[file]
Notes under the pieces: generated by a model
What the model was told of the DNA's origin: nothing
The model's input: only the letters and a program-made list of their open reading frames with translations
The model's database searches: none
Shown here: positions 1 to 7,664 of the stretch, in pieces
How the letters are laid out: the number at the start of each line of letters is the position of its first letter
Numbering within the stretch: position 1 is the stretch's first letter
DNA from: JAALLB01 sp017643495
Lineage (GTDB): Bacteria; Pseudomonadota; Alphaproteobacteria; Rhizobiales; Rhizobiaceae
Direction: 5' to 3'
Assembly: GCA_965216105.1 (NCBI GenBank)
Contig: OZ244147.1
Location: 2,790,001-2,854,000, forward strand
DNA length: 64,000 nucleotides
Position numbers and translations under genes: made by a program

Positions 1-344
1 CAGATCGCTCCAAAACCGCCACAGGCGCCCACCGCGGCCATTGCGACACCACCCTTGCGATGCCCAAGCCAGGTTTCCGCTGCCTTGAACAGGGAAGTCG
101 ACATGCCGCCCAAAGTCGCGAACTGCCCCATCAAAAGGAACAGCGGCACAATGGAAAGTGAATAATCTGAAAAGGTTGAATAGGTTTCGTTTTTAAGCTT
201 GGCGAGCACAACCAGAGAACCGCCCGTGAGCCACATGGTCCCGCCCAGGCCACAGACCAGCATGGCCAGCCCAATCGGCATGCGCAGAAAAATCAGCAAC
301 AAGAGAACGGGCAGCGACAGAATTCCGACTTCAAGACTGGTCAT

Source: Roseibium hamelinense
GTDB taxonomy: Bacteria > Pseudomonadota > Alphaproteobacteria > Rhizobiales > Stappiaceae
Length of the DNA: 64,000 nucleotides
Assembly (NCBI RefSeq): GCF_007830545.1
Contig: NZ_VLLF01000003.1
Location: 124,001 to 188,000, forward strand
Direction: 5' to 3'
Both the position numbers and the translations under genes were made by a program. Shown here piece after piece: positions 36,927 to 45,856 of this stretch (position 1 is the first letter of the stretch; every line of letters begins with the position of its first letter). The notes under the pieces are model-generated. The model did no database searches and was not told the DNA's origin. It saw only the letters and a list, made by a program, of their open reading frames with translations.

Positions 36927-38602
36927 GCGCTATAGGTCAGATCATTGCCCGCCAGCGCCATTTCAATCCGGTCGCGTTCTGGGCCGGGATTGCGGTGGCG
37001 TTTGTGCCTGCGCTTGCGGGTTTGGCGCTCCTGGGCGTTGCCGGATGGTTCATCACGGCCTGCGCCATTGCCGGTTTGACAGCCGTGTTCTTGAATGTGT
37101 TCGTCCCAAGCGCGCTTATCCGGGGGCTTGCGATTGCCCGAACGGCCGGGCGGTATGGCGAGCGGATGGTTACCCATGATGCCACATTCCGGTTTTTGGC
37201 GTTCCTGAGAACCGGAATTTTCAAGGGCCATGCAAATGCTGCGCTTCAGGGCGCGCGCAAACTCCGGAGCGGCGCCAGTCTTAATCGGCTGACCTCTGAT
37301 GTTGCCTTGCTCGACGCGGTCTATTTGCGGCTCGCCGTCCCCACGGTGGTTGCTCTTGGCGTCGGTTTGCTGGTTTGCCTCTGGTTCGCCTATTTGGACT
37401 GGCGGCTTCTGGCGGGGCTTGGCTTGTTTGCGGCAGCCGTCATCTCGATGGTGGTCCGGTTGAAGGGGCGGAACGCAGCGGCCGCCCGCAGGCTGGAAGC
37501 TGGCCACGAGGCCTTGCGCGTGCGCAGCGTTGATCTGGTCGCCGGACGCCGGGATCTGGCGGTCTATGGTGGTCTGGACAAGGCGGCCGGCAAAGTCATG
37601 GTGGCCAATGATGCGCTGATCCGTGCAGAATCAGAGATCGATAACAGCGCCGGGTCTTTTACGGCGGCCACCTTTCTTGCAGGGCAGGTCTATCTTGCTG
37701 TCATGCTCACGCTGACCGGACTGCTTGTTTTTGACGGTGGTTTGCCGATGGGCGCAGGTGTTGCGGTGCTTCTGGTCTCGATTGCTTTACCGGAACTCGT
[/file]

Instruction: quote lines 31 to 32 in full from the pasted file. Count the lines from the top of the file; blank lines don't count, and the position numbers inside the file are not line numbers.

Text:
37001 TTTGTGCCTGCGCTTGCGGGTTTGGCGCTCCTGGGCGTTGCCGGATGGTTCATCACGGCCTGCGCCATTGCCGGTTTGACAGCCGTGTTCTTGAATGTGT
37101 TCGTCCCAAGCGCGCTTATCCGGGGGCTTGCGATTGCCCGAACGGCCGGGCGGTATGGCGAGCGGATGGTTACCCATGATGCCACATTCCGGTTTTTGGC